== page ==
Niamh Kennedy’s decision to make wind farms a primary focus of her General Election campaign has been welcomed by a wind farm education group.
Glenties Wind Farm Information Group (GWiG) welcomed the recent statement by the Independent General Election candidate posted on her Facebook page entitled ‘Have we got enough turbines in this county yet?’
“The lack of informed understanding around the level and the range of impacts associated with unrestrained development of wind farms in the county is something that needs to be addressed urgently,” said a representative of GWiG.
“Community groups in Glenties, Ardara, Killygordon & the Finn Valley, Laghey, Inishowen and many other places are tired out fighting repeat applications.
“We are at one with Cllr Kennedy when she says ‘It’s time to say enough’ and goes on to ponder the impacts of wind turbines. Tellingly she also points to the huge number of wind farms in this County and muse “One can only ask why?'”
The concerns around zoning for wind farms in the county and how these were introduced is a question that needs answers, according to GWiG.
“The RTE investigates programme recently heightened these concerns. That a councillor in the county was offering to fix zoning to facilitate a wind farm company highlights how those with money and influence can arrange to have policy amended to suit their own selfish needs,” a representative said.
“Most particularly it is in direct contrast to how Councillors last year, after much debate, eventually voted to introduce modest changes to the County Development Plan with respect to wind turbines.
“It would have put turbines ten times their tip height away from homes and marked the six fresh water pearl mussel rivers in the County as unfavourable for wind farming.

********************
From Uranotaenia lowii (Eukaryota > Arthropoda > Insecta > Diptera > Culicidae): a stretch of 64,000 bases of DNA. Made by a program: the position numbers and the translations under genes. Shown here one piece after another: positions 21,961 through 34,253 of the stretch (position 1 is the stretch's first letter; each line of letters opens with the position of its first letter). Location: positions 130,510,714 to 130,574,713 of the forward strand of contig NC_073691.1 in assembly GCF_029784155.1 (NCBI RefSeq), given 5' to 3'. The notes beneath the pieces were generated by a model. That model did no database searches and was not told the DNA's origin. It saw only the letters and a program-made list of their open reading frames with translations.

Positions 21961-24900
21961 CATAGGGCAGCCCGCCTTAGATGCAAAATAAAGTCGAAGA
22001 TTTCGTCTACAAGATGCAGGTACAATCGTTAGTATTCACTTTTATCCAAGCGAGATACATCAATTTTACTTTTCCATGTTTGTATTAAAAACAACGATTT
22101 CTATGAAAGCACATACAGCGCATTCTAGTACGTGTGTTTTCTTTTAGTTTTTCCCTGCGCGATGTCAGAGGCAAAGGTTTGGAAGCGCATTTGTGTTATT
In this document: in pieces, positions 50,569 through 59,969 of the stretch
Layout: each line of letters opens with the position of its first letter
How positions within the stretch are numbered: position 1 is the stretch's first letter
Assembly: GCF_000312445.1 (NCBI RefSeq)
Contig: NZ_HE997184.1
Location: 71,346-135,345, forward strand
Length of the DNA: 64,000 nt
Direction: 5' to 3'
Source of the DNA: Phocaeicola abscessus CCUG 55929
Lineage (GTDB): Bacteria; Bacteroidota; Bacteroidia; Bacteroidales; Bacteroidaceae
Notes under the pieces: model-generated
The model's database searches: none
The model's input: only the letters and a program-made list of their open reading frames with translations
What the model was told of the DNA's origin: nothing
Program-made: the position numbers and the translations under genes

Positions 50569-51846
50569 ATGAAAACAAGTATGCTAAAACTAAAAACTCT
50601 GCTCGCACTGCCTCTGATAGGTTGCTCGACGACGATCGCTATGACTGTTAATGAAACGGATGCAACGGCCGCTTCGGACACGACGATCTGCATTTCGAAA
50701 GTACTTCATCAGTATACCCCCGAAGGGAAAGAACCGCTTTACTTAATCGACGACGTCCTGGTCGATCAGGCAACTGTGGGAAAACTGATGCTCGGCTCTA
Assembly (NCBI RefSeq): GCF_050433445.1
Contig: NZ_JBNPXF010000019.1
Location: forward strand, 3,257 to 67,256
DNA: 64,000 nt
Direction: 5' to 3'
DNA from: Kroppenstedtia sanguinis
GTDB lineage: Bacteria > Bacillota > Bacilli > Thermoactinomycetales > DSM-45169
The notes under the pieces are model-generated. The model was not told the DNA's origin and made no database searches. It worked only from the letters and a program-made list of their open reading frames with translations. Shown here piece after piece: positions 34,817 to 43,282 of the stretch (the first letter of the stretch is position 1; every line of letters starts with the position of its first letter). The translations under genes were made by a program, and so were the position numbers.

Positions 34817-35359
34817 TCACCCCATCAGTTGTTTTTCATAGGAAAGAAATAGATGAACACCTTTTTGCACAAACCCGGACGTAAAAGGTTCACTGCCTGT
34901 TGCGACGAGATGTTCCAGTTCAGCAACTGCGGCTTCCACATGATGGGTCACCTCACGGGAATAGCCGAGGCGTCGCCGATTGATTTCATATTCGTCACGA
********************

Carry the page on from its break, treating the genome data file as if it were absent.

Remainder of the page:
“Lastly Cllrs rejected a motion brought forward by one of their members to allow turbines much closer to Glenveagh National Park. Subsequently Minister Alan Kelly’s overturned the decision of DCC but that will, on 22 January, be subjected to a High Court judicial review being taken by Cllr John Campbell,” GWiG said.
The group went to describe how many do not realise the impact of large scale industrial developments on communities until it is too late.
“The first time most people realise the significance of zoning and planning policy is when a wind farm application is made in their area. By then it is usually already too late, suddenly people realise that impacts of noise, shadow flicker and loss of amenities are not weighted in the criteria set out for assessment of such applications,” GWiG said.
“The most common refrain: people don’t matter – it looks like they do to Cllr Kennedy. In taking this courageous position, Ms. Kennedy has ensured that the blight of turbines will now feature in the general election campaign and we applaud her for doing so.”
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